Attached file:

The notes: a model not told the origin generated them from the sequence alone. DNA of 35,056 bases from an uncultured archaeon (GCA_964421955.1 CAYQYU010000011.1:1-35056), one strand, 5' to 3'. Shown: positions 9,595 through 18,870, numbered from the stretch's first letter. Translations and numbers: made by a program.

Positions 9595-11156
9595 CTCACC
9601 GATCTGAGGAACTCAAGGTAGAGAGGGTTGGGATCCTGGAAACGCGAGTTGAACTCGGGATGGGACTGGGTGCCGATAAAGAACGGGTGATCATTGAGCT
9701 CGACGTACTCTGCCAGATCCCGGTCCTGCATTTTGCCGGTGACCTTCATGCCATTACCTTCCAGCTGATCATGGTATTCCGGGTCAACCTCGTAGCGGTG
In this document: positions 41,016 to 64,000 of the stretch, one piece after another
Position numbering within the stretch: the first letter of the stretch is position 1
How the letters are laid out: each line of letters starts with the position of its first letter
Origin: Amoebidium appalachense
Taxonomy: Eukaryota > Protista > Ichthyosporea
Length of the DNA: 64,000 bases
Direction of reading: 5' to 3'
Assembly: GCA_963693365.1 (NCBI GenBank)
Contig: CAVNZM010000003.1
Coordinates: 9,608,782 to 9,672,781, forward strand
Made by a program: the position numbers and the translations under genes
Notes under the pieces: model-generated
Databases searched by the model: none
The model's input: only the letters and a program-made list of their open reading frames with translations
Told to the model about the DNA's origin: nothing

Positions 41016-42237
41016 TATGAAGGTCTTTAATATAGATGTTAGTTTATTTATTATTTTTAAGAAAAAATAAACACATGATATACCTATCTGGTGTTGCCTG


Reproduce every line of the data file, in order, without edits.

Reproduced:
The notes: a model not told the origin generated them from the sequence alone. DNA of 35,056 bases from an uncultured archaeon (GCA_964421955.1 CAYQYU010000011.1:1-35056), one strand, 5' to 3'. Shown: positions 9,595 through 18,870, numbered from the stretch's first letter. Translations and numbers: made by a program.

Positions 9595-11156
9595 CTCACC
9601 GATCTGAGGAACTCAAGGTAGAGAGGGTTGGGATCCTGGAAACGCGAGTTGAACTCGGGATGGGACTGGGTGCCGATAAAGAACGGGTGATCATTGAGCT
9701 CGACGTACTCTGCCAGATCCCGGTCCTGCATTTTGCCGGTGACCTTCATGCCATTACCTTCCAGCTGATCATGGTATTCCGGGTCAACCTCGTAGCGGTG
In this document: positions 41,016 to 64,000 of the stretch, one piece after another
Position numbering within the stretch: the first letter of the stretch is position 1
How the letters are laid out: each line of letters starts with the position of its first letter
Origin: Amoebidium appalachense
Taxonomy: Eukaryota > Protista > Ichthyosporea
Length of the DNA: 64,000 bases
Direction of reading: 5' to 3'
Assembly: GCA_963693365.1 (NCBI GenBank)
Contig: CAVNZM010000003.1
Coordinates: 9,608,782 to 9,672,781, forward strand
Made by a program: the position numbers and the translations under genes
Notes under the pieces: model-generated
Databases searched by the model: none
The model's input: only the letters and a program-made list of their open reading frames with translations
Told to the model about the DNA's origin: nothing

Positions 41016-42237
41016 TATGAAGGTCTTTAATATAGATGTTAGTTTATTTATTATTTTTAAGAAAAAATAAACACATGATATACCTATCTGGTGTTGCCTG